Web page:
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Hoffmann, R. A wiki for the life sciences where authorship matters. Nature Genetics (2008)

Role of adenosine and N-methyl-D-aspartate receptors in mediating haloperidol-induced gene expression and catalepsy.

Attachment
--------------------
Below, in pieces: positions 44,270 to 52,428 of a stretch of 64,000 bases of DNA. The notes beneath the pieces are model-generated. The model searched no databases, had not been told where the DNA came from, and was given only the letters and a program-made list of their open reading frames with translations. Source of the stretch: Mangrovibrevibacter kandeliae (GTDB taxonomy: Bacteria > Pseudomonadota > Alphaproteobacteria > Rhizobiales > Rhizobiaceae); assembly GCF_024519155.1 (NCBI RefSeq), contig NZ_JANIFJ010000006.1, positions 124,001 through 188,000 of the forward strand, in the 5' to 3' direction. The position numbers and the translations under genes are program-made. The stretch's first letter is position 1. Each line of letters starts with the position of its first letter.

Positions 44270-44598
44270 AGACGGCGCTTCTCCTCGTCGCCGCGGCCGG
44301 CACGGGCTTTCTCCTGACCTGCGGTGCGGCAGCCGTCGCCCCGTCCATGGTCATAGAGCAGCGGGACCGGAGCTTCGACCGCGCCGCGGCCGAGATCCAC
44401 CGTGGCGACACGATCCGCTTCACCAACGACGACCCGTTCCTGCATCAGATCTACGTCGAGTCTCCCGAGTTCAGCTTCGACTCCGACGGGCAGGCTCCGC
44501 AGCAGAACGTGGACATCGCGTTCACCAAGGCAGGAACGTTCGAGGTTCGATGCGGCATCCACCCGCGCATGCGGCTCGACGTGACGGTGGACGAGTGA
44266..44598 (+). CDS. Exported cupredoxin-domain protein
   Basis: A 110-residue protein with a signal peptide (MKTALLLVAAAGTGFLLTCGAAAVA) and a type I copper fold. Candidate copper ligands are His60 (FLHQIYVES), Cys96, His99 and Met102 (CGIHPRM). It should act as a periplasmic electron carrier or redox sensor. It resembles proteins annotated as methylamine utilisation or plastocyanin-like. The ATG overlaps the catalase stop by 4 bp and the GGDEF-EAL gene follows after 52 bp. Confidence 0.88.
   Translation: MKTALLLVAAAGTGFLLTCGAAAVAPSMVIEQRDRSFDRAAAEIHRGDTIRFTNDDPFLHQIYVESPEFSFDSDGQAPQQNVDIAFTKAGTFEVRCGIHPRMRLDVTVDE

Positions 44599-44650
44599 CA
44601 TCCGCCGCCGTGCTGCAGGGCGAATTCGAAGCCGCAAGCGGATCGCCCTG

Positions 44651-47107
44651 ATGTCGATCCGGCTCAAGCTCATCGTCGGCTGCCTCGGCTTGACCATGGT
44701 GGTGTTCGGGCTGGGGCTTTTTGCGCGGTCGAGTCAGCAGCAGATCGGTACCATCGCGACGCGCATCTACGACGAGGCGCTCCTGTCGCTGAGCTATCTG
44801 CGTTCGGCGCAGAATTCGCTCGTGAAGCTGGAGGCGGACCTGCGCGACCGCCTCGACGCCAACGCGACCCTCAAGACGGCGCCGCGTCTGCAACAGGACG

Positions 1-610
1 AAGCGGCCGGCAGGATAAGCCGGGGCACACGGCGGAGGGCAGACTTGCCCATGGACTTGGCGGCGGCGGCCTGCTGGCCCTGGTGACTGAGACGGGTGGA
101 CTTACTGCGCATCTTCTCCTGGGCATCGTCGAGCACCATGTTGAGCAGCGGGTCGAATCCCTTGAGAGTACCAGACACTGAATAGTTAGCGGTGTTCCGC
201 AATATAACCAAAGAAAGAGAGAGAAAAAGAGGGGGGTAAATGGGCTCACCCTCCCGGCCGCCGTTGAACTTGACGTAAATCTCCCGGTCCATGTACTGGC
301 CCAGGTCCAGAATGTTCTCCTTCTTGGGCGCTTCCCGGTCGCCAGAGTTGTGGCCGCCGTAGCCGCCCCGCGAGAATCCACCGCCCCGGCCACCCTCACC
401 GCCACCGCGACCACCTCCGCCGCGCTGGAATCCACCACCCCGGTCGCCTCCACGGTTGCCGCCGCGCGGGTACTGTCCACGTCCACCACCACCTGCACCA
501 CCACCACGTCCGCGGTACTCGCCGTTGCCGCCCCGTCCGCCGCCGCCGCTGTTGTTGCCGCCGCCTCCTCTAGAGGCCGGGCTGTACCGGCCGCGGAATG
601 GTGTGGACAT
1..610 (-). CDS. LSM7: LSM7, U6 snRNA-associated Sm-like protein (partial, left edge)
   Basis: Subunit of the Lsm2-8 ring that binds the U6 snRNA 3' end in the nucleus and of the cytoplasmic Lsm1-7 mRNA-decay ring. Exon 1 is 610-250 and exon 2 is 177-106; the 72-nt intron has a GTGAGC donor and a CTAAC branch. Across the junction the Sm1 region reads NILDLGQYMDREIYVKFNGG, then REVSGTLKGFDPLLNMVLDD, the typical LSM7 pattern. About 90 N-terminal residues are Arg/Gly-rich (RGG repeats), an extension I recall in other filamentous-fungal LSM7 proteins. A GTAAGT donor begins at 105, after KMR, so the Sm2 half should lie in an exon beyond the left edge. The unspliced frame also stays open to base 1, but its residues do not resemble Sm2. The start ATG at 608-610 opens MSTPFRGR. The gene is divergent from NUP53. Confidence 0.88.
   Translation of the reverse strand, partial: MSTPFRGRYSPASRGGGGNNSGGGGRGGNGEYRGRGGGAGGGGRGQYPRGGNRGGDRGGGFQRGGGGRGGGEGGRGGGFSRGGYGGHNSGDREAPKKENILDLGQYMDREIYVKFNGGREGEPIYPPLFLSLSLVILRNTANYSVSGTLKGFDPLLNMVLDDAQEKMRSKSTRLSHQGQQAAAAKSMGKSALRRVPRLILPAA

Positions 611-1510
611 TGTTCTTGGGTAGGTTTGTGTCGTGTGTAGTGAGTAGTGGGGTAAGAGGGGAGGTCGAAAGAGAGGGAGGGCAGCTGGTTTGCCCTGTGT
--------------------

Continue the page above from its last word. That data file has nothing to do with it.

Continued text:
Acute blockade of dopamine D(2) receptors by the typical antipsychotic drug haloperidol leads to alterations in neuronal gene expression and behavior. In the dorsolateral striatum, the levels of mRNA for the immediate-early gene c-fos and the neuropeptide gene neurotensin/neuromedin N ( NT/N) are significantly increased by haloperidol. An acute behavioral response to haloperidol is catalepsy, considered to be a rodent correlate of some of the immediate extrapyramidal motor side effects seen in humans. Several lines of evidence suggest a link between neurotensin induction in the dorsolateral striatum and catalepsy. We hypothesize that both striatal gene induction and catalepsy elicited by haloperidol arise from the combined effect of excitatory adenosinergic and glutamatergic inputs acting at adenosine A(2A) and N-methyl-D-aspartate (NMDA) receptors, respectively. In agreement with our previous reports, adenosine antagonists reduced haloperidol-induced c-fos and neurotensin gene expression as well as catalepsy. In agreement with other reports, the noncompetitive NMDA receptor antagonist MK-801 also reduced gene expression and catalepsy in response to haloperidol. The competitive NMDA receptor antagonist LY235959 decreased haloperidol-induced catalepsy. We show here that blocking both A(2A) and NMDA receptors simultaneously in conjunction with haloperidol resulted in a combined effect on gene expression and behavior that was greater than that for block of either receptor alone. Both c-fos and NT/N mRNA levels were reduced, and catalepsy was completely abolished. These results indicate that the haloperidol-induced increases in c-fos and NT gene expression in the dorsolateral striatum and catalepsy are driven largely by adenosine and glutamatergic inputs acting at A(2A) and NMDA receptors.[1]


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